Birthday. Not Birthday.

I wouldn’t want to do the math wrong and make a mistake about how old he’d be today, so I pull up the calculator on my laptop just to make sure. Noah was born on September 23, 1988 so today he would be 28 years old. Without ritual it’s hard for me to remember his exact age. When you take away the cake, singing, presents, dinner out and the old Scooby Doo birthday banner; the marking of another year becomes nebulous.

I’ve lost my ability to imagine what Noah would look like as an adult. I guess he’d still be very thin, tallish and he’d have a good head of sandy curly hair; men from my side hold onto their hair. But that’s as far as I can take that vision.

I have a better mental picture of what his day-to-day life would be like had he lived—it was something we were looking ahead at, preparing for, like gazing down the highway a half mile or so, to see what the traffic is doing. I expect that he’d be living away from us by now, probably in a group home with other young men with disabilities. He would have aged out of educational programming two years ago, so he might have a job somewhere. He worked at Meijer for a bit in high school–he might have stayed on there, slapping circulars in the hands of incoming shoppers. I imagine that we’d still travel together down to the Keys in the winter and maybe he’d drink a beer with us.

Bleeding HeartsAll too infrequently, Noah visits me in my dreams and when he does, he’s never older than he was when he died. He visited once as a fully mobile person and walked right up to me. In that dream, I was awestruck by his ability to move on his own, “Noah, you’re walking!” I said. His gait seemed a little stiff, perhaps from all those years of sitting in his wheelchair. In that dream, he just smiled his crooked smile and then walked away without me.

Maybe I can’t envision him growing older because he isn’t any older, he’s stuck at 17. Today isn’t really his 28th birthday—Noah ceased to age on the day he took his last breath.

Today is, more accurately, the anniversary of his birth-day.

So, it has been 28 years since we first brought him into the world and 10 years, 7 months since he left us. It’s all just time, an ancient measurement system based on the movement of the sun and the moon, and it truly  passes like a white hot flash. Those 28 years, those 10 years are just gone.

What give me the worst sort of ache though, is the sense of drifting from him that I feel. I still miss him every minute of each day, but his presence, which used to be so powerful, is fading and like the passing of time, there’s no way to bring him back.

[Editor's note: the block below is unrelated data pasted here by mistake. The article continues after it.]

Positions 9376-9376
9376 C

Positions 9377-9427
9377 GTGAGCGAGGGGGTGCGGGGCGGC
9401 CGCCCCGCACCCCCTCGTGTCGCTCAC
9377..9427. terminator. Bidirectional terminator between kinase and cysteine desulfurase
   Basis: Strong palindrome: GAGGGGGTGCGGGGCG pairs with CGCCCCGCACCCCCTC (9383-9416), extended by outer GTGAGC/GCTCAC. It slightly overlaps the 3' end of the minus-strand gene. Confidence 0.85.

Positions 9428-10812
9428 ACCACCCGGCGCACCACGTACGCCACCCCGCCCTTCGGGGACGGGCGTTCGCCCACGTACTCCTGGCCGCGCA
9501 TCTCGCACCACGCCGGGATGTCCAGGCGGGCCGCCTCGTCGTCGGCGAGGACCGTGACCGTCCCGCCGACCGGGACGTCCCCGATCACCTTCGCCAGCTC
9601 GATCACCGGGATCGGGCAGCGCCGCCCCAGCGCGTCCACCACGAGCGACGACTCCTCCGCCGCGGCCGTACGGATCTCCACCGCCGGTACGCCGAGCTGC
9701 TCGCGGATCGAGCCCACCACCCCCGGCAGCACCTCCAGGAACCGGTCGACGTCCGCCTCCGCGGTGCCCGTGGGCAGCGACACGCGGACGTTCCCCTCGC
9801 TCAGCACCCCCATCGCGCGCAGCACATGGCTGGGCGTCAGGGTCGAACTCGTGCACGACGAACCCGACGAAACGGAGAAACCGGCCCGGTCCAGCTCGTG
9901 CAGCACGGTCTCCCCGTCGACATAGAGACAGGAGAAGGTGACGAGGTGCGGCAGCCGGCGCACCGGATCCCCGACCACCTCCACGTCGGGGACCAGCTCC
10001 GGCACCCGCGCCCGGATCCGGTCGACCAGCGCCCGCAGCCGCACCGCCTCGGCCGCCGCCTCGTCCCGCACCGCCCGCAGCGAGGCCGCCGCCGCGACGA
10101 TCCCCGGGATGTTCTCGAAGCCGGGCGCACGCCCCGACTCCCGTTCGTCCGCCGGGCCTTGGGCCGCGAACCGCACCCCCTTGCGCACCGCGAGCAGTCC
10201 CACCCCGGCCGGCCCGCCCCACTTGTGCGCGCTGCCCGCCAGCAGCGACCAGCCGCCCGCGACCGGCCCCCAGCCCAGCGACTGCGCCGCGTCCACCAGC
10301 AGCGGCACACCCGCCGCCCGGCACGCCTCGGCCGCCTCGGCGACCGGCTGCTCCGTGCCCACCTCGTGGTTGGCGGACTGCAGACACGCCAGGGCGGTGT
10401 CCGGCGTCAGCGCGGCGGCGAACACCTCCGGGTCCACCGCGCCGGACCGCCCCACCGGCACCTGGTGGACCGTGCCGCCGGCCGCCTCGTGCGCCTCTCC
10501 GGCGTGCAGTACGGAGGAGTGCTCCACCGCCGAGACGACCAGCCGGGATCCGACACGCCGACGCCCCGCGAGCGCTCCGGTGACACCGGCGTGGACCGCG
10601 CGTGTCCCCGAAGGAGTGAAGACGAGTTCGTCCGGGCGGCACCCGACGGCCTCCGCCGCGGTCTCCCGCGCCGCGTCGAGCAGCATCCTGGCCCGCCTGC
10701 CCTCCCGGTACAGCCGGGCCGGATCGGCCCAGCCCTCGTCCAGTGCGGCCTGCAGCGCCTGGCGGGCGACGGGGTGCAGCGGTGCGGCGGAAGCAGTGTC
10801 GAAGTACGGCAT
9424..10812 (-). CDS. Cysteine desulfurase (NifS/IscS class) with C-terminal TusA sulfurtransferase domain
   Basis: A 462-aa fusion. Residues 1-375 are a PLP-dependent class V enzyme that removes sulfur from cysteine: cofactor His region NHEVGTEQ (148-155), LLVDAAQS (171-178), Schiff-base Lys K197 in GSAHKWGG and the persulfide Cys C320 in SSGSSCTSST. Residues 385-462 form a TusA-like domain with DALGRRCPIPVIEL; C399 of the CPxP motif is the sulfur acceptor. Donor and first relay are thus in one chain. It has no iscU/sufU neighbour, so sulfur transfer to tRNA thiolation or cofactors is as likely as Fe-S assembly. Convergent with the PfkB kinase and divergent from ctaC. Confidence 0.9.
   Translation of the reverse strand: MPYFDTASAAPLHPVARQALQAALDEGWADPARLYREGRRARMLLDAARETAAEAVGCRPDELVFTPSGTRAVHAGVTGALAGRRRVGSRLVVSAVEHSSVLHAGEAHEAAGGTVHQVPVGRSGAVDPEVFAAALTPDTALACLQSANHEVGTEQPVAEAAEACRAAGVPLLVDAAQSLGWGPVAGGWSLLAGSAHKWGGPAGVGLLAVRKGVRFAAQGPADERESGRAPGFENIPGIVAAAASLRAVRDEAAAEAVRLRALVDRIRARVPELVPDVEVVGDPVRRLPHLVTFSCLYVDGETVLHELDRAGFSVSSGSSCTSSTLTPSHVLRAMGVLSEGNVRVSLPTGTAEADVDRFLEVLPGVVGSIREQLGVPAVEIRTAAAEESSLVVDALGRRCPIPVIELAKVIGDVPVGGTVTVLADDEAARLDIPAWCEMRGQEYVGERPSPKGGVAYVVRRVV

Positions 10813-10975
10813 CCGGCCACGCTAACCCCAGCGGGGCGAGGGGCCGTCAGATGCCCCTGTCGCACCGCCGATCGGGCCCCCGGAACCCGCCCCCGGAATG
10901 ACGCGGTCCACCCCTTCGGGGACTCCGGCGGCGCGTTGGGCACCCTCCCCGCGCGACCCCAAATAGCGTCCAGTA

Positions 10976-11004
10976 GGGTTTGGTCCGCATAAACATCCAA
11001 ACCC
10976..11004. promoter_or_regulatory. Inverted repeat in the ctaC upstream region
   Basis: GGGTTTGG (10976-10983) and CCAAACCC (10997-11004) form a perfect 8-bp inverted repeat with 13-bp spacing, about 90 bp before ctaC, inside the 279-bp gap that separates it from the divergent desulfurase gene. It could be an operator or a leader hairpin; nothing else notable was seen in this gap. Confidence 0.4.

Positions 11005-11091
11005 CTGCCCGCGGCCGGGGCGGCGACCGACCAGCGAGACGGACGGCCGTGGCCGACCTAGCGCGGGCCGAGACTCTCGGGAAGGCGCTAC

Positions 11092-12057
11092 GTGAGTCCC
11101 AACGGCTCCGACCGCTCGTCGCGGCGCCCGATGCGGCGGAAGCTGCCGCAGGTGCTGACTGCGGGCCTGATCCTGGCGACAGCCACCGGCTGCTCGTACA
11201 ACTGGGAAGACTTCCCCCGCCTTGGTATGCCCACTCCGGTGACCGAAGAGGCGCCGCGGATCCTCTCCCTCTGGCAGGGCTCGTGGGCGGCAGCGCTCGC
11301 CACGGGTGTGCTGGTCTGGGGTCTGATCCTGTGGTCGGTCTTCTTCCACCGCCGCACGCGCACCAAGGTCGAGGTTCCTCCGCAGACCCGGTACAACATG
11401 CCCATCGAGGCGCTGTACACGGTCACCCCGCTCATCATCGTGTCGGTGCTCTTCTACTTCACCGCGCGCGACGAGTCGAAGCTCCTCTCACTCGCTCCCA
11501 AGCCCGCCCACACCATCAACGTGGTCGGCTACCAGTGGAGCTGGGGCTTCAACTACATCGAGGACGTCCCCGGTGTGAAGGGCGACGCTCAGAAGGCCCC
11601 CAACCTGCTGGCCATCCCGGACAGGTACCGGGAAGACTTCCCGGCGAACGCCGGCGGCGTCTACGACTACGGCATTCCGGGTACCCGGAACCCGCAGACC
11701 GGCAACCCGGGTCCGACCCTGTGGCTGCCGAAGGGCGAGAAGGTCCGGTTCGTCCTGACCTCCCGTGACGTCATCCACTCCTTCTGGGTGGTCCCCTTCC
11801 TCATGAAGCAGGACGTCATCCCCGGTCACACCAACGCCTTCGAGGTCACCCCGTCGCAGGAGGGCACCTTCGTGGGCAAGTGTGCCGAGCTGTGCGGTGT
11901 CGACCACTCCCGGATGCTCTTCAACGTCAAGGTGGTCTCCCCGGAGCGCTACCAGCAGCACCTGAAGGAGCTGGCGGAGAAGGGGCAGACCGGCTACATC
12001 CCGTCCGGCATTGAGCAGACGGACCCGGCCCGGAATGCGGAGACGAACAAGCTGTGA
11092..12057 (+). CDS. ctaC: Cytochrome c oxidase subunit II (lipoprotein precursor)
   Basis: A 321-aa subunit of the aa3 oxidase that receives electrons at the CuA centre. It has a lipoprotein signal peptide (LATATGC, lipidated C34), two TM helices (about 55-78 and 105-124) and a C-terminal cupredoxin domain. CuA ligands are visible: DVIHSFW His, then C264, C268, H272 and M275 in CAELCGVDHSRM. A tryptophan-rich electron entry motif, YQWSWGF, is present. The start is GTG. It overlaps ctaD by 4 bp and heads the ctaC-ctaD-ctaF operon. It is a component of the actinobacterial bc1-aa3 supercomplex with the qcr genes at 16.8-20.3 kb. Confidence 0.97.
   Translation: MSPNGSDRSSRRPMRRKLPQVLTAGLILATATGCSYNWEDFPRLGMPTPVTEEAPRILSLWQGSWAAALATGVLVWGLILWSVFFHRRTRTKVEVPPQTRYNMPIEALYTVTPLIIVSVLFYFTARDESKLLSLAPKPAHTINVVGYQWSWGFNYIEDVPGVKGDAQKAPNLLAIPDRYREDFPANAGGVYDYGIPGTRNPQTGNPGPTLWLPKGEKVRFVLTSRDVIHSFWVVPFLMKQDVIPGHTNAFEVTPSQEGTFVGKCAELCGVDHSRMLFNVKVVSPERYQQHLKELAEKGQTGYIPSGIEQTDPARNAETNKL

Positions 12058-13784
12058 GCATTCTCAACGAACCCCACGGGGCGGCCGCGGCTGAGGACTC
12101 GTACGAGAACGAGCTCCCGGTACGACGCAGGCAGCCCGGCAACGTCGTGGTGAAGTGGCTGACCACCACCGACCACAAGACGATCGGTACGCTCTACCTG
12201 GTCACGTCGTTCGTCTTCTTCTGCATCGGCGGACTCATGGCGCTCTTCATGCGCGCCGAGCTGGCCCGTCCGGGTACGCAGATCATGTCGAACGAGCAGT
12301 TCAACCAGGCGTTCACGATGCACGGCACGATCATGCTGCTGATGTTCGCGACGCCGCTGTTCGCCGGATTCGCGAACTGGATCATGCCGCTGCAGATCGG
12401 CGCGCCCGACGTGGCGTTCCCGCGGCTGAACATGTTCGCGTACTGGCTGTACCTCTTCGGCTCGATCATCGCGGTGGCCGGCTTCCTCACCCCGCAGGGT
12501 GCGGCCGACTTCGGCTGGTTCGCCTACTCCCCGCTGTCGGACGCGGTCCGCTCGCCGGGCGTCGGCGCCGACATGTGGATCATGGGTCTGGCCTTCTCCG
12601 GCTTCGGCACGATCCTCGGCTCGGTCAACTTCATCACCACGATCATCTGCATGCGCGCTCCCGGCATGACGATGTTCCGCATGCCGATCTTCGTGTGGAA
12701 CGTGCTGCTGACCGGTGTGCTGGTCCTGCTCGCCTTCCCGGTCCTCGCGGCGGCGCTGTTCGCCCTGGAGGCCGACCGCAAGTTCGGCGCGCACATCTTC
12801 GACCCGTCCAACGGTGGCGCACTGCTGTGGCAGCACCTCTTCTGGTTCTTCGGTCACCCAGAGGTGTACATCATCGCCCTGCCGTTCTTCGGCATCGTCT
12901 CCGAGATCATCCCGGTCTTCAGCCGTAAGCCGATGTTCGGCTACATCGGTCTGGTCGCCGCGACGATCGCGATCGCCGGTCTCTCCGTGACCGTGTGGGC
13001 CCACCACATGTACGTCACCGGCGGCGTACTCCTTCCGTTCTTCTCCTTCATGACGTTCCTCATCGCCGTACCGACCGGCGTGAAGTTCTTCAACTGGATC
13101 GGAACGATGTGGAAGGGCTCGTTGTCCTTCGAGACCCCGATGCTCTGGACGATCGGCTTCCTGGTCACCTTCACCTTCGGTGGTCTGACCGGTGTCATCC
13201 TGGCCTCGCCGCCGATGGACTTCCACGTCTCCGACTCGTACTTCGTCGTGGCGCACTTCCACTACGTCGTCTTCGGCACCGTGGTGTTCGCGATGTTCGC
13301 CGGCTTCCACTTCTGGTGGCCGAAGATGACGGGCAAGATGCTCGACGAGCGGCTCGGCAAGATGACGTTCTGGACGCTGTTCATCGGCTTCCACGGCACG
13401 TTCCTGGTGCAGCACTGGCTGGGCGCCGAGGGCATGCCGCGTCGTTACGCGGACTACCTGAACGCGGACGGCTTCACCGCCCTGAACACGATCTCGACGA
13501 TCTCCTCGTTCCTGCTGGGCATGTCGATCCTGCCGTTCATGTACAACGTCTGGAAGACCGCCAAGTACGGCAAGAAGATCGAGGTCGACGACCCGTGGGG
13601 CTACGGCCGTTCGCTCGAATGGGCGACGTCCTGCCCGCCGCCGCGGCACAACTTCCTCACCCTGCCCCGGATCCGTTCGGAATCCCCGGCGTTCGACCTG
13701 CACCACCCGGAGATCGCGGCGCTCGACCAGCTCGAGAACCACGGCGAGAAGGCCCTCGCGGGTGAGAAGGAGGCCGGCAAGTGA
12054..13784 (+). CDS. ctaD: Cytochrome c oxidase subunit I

09 July

Summer Camp and Love

Just out of Marquette, past Northern Michigan University’s wooden Superior Dome, there’s a turn to County Road 550. That’s where I’d move to the back seat of the van to sit next to Noah and hold his hand. Mike would drive and we’d pass Phil’s 550 Store, cottages, homes and the occasional rustic resort cabin complex while a Jimmy Buffett CD played to make the mood lighter. Noah loved going to camp and being there would be the highlight of his year, it was something we’d talk about for months before he went and after he returned. But leaving him at Bay Cliff Health Camp and saying goodbye for the summer was never easy and even after five years of camp, drop off day was hard on me. On Noah, not so much. He was stoic, solemn but the minute we drove up the camp gate, he was wiggling with excitement.

Noah in the camp pool.

Noah in the camp pool.

Bay Cliff is a therapy camp, designed and operated since 1934 for children and teens with a variety of disabilities. The camp focuses on therapy, physical, occupational and speech as well as programs for the blind and hearing impaired. Each summer session is eight weeks, designed to accomplish a camper’s therapy goals.

As tough as it was to part from Noah at camp, he always came home better than we left him. He was stronger, more independent, talked with more volume and was more observant.

Picking him up each August, Mike and I would rise at 4 am (we stayed in Big Bay the night before) and be first in line for pick ups. Over the loudspeaker they’d call each camper’s name, “Noah Miesch come on down!” and we’d anxiously scan the grounds waiting for Noah to wheel his way to us. After the first summer I expected him to be consumed with loneliness and longing for us.